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07 november 2016

Transition from day trade to futures

KENYA – The Union of wholesalers in flower nursery products (Vereniging van Groothandelaren in Bloemkwekerijprodukten; VGB) is a highly esteemed player, with regard to doing business in and with Kenya. Anton Bril realises that, like no one else. VGB's focus lies with the representation of interests and providing a network and platform to its members. Besides that, VGB is an antenna for developments and innovations in the sector. VGB receives international acclaim for GreenCHAINge.

Joep Derksen

The VGB is acting as lobbyist on an international scale. That is why this organisation is member of the Union Fleurs, for which it also supplies the chairperson and a board member. Union Fleurs is located in Brussels. In what way was VGB active, with regard to Kenya? 'Last Summer, Union Fleurs organised a special assembly of members in Nairobi, at which many import matters were discussed. These import matters are important to the Netherlands.'

As for GreenCHAINge, VGB has been cooperating with Wageningen Food & Biobased Research for ten years already. This cooperation once started to stimulate export of tulips and daffodils to New York and Miami by boat. Nowadays thirty containers are shipped that direction every week, amongst others from the company Holex. Because of this success, GreenCHAINge was expanded with the import of Protea, delicate forestry articles from South Africa and carnation import from Columbia.

Currently the VGB is busy with setting up a regular container transport network from Kenya, in cooperation with amongst others Intergreen, Hilverda de Boer, FleuraMetz and Royal FloraHolland. Transporting by ship takes 28 days and for products such as roses and carnation it is absolutely essential that the entire refrigeration chain functions to optimum effect. Bril is a staunch supporter for the further improvement of the refrigeration chain management. He states: 'At this moment the refrigeration chain is for roses not yet stable and not yet professional enough. That is, these flowers need continuous cooling (at 0.5 degrees, JD); starting from the nursery, through transport, in the consolidation centre and from the reefer in the harbour to the boat. In the hinterland the refrigeration chain is still in full development; by no means all local transport companies are able to transport their products in a refrigerated environment.' Transporting products by ship can lead to a 25% decrease in costs. Bril sees positive developments: 'In Bremen I visited Agro Merchants Group, which invests millions of Euros in setting up a consolidation centre. Kenya needs an investor, who sets up a solid refrigeration chain management. In this way the transport system will be equipped for sea freight starting from the nursery all the way up to the harbour in Mombassa.'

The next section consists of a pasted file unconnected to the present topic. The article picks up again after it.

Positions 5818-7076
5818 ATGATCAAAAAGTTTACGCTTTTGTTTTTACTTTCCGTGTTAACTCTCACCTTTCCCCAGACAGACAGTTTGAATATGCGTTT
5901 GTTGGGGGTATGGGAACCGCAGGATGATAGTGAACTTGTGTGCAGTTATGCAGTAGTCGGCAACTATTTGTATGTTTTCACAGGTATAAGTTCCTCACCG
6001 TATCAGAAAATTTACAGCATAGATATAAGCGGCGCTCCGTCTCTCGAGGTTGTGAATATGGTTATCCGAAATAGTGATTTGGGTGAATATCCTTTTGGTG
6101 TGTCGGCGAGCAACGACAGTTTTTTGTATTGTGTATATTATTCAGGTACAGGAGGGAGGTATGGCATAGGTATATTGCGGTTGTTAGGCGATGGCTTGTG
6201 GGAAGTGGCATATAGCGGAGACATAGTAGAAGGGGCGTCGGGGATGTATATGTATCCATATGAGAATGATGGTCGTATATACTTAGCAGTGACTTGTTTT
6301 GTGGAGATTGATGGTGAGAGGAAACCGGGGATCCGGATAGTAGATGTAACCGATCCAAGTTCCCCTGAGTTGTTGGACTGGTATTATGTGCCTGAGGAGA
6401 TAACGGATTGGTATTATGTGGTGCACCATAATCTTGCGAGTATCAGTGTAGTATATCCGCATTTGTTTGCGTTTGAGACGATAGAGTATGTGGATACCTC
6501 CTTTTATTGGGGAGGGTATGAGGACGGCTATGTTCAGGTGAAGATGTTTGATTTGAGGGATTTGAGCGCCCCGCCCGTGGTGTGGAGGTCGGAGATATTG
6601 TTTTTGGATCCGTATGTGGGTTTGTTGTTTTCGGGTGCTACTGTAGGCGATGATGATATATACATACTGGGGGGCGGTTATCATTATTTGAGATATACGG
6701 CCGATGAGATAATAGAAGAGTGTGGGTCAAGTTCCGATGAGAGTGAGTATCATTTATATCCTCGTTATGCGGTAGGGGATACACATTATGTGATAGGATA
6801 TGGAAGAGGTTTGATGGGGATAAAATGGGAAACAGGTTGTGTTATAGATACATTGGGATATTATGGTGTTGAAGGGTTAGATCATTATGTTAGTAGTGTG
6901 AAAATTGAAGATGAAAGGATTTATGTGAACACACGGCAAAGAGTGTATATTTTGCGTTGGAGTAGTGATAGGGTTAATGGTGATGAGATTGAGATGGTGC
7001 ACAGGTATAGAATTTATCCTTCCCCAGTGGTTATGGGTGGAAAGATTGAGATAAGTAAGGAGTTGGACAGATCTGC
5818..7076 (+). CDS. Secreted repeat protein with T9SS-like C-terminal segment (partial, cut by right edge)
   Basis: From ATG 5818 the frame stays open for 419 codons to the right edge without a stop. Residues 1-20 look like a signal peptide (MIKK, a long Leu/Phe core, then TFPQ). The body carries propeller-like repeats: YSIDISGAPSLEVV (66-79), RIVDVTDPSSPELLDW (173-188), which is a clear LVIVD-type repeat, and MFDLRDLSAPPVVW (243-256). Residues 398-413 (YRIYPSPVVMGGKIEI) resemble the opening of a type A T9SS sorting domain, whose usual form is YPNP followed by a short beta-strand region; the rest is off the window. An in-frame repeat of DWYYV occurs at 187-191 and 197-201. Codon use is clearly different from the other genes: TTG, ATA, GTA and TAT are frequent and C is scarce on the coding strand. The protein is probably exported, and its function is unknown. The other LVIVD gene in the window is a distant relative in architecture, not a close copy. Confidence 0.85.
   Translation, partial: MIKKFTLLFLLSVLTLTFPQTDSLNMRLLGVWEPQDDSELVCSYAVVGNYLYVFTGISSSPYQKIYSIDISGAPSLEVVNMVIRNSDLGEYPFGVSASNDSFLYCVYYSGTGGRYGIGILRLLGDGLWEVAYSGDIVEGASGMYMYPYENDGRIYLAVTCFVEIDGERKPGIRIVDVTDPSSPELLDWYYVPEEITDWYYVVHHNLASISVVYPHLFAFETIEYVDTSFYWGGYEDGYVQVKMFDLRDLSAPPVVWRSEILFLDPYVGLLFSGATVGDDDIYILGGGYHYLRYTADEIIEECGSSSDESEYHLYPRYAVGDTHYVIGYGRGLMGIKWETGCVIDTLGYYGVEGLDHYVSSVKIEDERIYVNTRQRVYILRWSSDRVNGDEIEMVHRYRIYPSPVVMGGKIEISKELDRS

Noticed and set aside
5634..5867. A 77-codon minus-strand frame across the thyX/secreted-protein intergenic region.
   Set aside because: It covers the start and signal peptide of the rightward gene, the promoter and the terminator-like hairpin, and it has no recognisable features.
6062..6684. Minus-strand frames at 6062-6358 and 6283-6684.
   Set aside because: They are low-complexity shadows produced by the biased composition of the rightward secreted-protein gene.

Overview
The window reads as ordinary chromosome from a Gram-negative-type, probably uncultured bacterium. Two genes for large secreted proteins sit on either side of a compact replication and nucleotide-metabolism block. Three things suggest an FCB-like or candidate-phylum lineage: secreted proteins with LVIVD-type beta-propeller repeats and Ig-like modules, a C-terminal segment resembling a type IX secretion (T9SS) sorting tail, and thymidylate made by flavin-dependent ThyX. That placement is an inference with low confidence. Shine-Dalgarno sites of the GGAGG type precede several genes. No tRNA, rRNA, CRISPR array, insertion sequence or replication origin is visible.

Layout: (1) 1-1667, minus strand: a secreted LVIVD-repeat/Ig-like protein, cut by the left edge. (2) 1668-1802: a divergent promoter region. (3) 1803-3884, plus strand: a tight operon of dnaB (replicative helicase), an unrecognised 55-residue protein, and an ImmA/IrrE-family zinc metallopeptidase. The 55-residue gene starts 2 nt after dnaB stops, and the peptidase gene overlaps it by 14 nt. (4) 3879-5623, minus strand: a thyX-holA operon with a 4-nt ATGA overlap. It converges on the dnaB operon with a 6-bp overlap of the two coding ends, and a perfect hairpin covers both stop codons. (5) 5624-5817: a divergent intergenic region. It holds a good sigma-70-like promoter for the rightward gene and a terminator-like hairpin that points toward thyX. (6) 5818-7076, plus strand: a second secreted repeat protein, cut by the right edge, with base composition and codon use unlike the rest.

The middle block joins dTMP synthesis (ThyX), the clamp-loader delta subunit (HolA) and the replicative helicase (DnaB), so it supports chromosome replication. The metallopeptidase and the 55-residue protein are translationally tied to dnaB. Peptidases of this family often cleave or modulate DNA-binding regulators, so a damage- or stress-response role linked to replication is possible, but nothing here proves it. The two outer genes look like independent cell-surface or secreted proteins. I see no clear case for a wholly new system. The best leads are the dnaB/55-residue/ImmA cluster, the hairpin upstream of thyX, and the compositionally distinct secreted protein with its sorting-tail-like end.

Nowadays ten breeders and six traders have joined forces in Kenya. Bril explains: 'Together they work as a team. They prepare cargo’s for transport together and conclude agreements. This happens in cooperation with the VGB and the auction. The VGB has developed a standardized packaging for optimum use in the reefer container. It has been agreed upon that everybody uses that particular packaging. These are all building blocks we managed to realize commonly collectively. It is pretty unique and we are proud of it.'

There's still a long way to go, but Bril has high expectations of the developments of sea freight from Kenya. 'Nowadays there are not so many air freight is coming out of Columbia. It is all being brought in by ship, because it is so much cheaper. 80% of world trade is shipped to its final destination. Hundreds of thousands of containers with vegetables and fruit are being transported to the Netherlands. But, it is necessary for all of us to have patience, yet also the vision to step away from the day trade. And move more towards futures and planning. When you use sea freight, you need to be able to plan ahead for four weeks.'